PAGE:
Thioredoxin: a novel, independent diagnosis marker in children with autism

Int J Dev Neurosci. 2015 Feb;40:92-6. doi: 10.1016/j.ijdevneu.2014.11.007. Epub 2014 Nov 26.


Background: Oxidative stress increases serum thioredoxin (TRX), a redox-regulating protein with antioxidant activity recognized as an oxidative-stress marker. The aim of this study was to assess the clinical significance of serum TRX levels in Autism spectrum disorders (ASD).

Methods: Eighty patients diagnosed with ASD and 100 sex and age matched typically developing children were assessed for serum TRX content at admission. TRX were assayed with solid-phase sandwich ELISA, and severity of ASD was evaluated with the Childhood Autism Rating Scale (CARS) Score.

Results: The results indicated that the median serum TRX levels were significantly (P<0.0001) higher in children with ASD as compared to typically developing children [17.9(IQR: 10.7-25.8)ng/ml and 5.5(3.6-9.2)ng/ml, respectively]. Levels of TRX increased with increasing severity of ASD as defined by the CARS score. After adjusting for all other possible covariates, TRX still was an independent diagnosis marker of ASD with an adjusted OR of 1.454 (95% CI, 1.232-1.892; P<0.0001). Based on the receiver operating characteristic (ROC) curve, the optimal cut-off value of serum TRX levels as an indicator for auxiliary diagnosis of autism was projected to be 10.6ng/ml. Further, we found that an increased diagnosis of ASD was associated with TRX levels ≥10.6ng/ml (adjusted OR 15.31, 95% CI: 7.36-31.85) after adjusting for possible confounders.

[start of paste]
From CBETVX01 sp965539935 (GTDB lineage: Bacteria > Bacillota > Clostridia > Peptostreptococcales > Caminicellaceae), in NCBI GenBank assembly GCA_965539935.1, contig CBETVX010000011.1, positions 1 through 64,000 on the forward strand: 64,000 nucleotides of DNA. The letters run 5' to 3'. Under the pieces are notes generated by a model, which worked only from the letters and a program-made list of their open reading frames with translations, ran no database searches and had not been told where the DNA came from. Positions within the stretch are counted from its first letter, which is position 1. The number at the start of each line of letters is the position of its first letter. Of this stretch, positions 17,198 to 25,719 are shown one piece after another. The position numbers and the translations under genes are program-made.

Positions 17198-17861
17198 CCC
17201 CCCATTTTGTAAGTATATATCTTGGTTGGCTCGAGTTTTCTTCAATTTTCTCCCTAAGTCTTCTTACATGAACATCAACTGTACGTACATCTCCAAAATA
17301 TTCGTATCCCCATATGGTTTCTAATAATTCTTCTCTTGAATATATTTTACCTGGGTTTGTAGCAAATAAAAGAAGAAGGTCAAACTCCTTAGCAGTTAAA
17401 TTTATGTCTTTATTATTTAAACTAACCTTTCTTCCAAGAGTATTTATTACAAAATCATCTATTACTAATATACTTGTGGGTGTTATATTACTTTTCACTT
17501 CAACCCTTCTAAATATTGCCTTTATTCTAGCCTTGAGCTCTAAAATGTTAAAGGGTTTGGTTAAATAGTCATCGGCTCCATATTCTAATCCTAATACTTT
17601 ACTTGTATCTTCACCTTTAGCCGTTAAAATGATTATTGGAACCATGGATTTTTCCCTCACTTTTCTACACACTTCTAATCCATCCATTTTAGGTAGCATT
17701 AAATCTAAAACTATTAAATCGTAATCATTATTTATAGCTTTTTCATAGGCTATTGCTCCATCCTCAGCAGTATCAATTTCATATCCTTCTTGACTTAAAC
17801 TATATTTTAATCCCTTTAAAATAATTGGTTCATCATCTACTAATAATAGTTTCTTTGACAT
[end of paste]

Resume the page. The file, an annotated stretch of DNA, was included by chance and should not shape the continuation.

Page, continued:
Conclusions: Our study demonstrated that serum TRX levels were associated with ASD, and elevated levels could be considered as a novel, independent diagnosis indicator of ASD.

Keywords: Autism spectrum disorders; Chinese; Oxidative-stress; Thioredoxin.

MeSH terms

  • Autistic Disorder / blood*
  • Autistic Disorder / diagnosis*
  • Case-Control Studies
  • Child
  • Child, Preschool
  • Female
  • Humans
  • Male
  • Severity of Illness Index
  • Statistics as Topic
  • Thioredoxins / blood*


  • Thioredoxins